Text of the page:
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Meistrich, Marvin L., Ph.D

Professor of Experimental Radiation Oncology,
Florence M. Thomas Professor of Cancer Research,
University of Texas M. D. Anderson Cancer Center,
Houston, Texas 77030.

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Research Interests:
– reproductive toxicology and endocrinology
– biochemistry and molecular biology of sperm development

Our major focus is on understanding the molecular events of the differentiation of the spermatogonia.  The spermatogonial stem cells self-renew and give rise to differentiating spermatogonia that eventually develop into sperm.  The differentiation of the spermatogonia is sensitive to disruption by toxicological exposure (e.g. radiation and chemotherapy) and genetic mutations and can result in sterility.  Certain strains of rats (Brown-Norway, Lewis) are extremely sensitive to this disruption. We have made a very exciting discovery that testosterone, the hormone that is usually responsible for the stimulation of production of sperm in the normal male, can inhibit the initial stages of spermatogenesis in these pathological situations.  We have shown that we can reverse this inhibitory process and restore fertility by hormone treatments that suppress testosterone levels. Based on our current data, we propose that testosterone stimulates the synthesis of a protein in Leydig cells that inhibits spermatogonial differentiation.  We are currently elucidating the genes and mechanisms using recombinant inbred rats, in vitro culture, isolation of specific cell types, transplantation of specific testis cells between animals, analysis of differential mRNA expression, and modeling these effects in genetically engineered (transgenic, knockdown, and knockout) rodents.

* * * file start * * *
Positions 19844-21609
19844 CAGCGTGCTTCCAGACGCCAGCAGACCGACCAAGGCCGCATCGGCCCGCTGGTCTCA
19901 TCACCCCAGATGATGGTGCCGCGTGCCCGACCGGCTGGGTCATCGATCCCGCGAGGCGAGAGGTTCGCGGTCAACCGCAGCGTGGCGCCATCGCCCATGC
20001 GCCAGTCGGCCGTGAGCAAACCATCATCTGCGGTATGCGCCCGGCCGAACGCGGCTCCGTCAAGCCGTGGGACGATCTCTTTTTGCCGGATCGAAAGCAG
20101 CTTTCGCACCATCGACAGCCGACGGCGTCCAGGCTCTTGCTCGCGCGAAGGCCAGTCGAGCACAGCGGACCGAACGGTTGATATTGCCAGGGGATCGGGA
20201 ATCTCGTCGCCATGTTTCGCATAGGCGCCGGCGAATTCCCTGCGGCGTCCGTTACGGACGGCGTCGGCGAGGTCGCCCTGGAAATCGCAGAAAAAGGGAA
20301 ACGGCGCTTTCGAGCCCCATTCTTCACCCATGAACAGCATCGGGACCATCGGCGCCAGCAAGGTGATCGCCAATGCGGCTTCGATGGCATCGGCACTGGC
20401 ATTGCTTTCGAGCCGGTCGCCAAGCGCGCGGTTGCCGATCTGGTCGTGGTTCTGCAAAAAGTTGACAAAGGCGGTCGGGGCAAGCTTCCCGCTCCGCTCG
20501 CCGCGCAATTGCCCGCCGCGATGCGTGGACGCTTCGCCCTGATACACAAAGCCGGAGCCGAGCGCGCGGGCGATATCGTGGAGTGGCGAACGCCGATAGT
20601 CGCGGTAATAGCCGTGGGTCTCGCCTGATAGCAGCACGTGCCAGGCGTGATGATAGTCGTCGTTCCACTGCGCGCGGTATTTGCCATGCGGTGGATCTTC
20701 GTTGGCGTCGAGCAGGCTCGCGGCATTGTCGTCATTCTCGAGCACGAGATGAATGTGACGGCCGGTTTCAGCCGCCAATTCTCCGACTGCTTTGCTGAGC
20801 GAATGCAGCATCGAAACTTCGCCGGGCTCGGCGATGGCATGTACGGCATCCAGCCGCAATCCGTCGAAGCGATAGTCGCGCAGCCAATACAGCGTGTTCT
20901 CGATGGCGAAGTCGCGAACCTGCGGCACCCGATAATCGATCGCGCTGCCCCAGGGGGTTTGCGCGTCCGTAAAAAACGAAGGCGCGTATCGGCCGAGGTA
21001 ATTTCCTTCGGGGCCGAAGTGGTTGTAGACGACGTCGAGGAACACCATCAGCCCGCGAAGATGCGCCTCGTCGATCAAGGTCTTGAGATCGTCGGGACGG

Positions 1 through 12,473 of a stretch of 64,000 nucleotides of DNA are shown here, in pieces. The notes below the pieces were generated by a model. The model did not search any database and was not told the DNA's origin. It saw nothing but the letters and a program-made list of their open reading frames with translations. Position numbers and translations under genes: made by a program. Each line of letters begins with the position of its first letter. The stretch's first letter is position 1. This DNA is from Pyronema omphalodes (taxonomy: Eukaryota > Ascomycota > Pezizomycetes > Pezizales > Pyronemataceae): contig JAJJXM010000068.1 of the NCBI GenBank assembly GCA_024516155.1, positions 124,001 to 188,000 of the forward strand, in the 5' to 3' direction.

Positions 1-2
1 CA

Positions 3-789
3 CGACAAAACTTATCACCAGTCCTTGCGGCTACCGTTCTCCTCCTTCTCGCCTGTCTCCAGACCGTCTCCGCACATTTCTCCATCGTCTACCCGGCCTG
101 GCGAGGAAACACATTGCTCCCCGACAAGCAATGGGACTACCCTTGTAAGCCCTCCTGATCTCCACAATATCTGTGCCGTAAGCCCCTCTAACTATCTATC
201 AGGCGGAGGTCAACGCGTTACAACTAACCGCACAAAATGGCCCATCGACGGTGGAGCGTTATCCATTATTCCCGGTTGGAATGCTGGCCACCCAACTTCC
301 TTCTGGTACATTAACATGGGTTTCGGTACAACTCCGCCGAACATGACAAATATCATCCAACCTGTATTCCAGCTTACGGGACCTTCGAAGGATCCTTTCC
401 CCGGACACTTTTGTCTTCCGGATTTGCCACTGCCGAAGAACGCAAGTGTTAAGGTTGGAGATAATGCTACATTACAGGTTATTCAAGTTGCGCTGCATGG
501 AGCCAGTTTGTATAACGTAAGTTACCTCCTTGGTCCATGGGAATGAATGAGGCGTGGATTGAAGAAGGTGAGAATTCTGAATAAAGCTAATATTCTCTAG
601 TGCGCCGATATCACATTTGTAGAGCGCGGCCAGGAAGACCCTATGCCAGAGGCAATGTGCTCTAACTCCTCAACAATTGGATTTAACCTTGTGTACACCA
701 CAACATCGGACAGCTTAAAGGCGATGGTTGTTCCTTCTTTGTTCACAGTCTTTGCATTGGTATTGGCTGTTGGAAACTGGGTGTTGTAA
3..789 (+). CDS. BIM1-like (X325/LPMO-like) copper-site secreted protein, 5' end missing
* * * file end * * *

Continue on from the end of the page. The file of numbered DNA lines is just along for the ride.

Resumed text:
Clinical applications of this research include restoration of fertility after radiation or chemotherapy for cancer (possibly with spermatogonial transplantation) and reversible contraception by blocking an early stage of sperm development.


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RGD is funded by grant HL64541 from the National Heart, Lung, and Blood Institute on behalf of the NIH.